Posted by Richard N Williams on May 9th, 2012
When a business is time reliant every second can count. For organisations such as the stock markets, online services and banking, precision and accuracy equates to money and time delays can become costly. Stocks and shares fluctuate throughout the day, while online services and banking requires precise time to ensure security and prevent bugs. However, keeping precise time is not as easy as it sounds, especially when it comes to visible time sources, such as wall clocks.
Traditionally wall clocks, whether they are digital or analogue, operate using quartz oscillators, which make them fairly precise. However, even these electronic clocks systems are prone to drift, often up to several seconds per week, so if more precise time is needed, an organisation needs to find a more accurate and reliable source, and the ideal solution is the digital network wall clock.
Atomic clock precision
The most accurate timekeeping devices are atomic clock systems. Rather than use quartz oscillators, atomic clocks use the precision of the atom. Theoretically, this enables atomic clocks to keep prefect time for thousands of years without losing as much as a second. Since the 1970s, atomic clocks have been used to keep a global time scale, used by businesses and organisations worldwide. This global time scale is known as UTC (Coordinated Universal Time).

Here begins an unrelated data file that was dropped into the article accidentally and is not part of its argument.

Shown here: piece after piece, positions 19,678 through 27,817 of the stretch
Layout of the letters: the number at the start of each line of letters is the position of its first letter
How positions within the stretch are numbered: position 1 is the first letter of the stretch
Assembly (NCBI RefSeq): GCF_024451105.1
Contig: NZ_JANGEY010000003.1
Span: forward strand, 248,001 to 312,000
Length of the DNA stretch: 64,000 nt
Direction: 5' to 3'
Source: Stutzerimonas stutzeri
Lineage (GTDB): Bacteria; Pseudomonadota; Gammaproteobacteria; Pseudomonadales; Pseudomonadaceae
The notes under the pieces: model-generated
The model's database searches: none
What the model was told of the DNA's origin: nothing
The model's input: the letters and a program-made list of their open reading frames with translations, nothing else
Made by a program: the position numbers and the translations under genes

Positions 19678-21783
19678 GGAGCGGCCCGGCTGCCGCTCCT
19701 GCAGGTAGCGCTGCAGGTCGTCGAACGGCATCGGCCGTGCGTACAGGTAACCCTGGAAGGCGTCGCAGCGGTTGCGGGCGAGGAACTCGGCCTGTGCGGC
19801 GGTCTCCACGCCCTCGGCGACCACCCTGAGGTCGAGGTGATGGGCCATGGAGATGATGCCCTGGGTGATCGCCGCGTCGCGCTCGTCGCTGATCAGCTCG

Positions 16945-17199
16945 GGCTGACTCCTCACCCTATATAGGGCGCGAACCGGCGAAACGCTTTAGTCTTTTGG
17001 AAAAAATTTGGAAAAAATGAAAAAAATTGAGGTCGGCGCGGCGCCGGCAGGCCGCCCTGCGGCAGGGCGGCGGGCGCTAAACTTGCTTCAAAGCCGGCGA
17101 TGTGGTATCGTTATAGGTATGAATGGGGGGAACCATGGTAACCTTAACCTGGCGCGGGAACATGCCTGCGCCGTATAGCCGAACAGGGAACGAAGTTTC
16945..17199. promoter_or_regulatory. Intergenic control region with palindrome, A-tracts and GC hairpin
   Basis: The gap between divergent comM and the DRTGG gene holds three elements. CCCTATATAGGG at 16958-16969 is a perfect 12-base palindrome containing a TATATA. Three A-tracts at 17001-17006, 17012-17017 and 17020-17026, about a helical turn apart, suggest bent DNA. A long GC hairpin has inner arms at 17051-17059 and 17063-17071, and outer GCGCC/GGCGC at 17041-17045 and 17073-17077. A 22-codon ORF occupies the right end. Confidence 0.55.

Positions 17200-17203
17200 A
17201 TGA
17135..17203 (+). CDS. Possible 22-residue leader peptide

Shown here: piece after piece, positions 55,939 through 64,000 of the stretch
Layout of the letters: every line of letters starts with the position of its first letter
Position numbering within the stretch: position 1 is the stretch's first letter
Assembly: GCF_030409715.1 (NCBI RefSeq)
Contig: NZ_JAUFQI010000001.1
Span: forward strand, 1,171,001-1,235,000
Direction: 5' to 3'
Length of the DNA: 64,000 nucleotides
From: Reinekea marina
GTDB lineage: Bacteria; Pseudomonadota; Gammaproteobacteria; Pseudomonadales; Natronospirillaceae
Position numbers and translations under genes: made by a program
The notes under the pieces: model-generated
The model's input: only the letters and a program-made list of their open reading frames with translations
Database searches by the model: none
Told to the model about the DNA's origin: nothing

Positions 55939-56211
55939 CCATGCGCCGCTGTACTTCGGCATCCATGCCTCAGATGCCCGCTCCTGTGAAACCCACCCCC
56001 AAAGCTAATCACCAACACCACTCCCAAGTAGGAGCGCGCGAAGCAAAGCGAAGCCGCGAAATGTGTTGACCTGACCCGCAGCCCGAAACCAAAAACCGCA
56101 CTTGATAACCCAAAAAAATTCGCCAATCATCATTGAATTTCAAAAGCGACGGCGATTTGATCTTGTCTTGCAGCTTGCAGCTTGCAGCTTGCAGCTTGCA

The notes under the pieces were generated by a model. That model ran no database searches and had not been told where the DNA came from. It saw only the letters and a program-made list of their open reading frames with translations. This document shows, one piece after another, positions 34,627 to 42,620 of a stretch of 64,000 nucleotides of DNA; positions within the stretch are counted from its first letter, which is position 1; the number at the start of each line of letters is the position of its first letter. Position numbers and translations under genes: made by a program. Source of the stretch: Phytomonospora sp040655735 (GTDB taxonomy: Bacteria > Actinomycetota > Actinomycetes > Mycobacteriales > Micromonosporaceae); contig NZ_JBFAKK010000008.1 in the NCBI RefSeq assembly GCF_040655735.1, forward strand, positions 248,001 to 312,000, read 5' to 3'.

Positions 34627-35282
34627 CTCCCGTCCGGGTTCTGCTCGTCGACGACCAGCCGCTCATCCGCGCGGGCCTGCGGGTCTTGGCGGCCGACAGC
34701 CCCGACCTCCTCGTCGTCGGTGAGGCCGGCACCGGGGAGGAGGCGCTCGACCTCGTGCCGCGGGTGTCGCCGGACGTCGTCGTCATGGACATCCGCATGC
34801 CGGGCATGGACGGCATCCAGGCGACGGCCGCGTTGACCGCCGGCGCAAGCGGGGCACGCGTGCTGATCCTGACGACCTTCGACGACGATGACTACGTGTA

UTC enables companies and organisations across the globe to synchronise with each other. While UTC is the same the world over, it still enables time zone differences, so no matter where an organisation is in the world it can kep its own time and still be synchronised to UTC.
Most computer networks make use of a UTC, which enable global communication without the problems caused by unsynchronised machines talking to each other. Computer networks use network time servers to receive the time from atomic clock source, often via GPS (Global Positioning System) or specialist radio signals. The network time servers then use this time source to keep all devices on a network synchronised to UTC.
This network time is not only useful for keeping computers synchronised but also, with the use of digital network wall clocks, people have access to an accurate, precise and visible time system.
Digital Network Wall Clock
Digital network wall clocks make use of the same atomic clock signal that keeps a network synchronised. The digital network wall clock plugs directly into the network, so the signal received by the network time server is sent to the wall clock as well as to all the machines on the network.
The big advantage of a digital network wall clock is that they never have to be set as the time is kept and maintained by the network time server, which ensure the wall clock is accurate to the millisecond. Furthermore, most digital network wall clocks use the power over Ethernet system to provide the clock’s power, so there is no need to wire them up to the mains or install batteries (which have a habit of going flat and leading to the clock stopping). All this means that a digital network wall clock will always show the right time and provide a visible and accurate time reference for employees in organisations.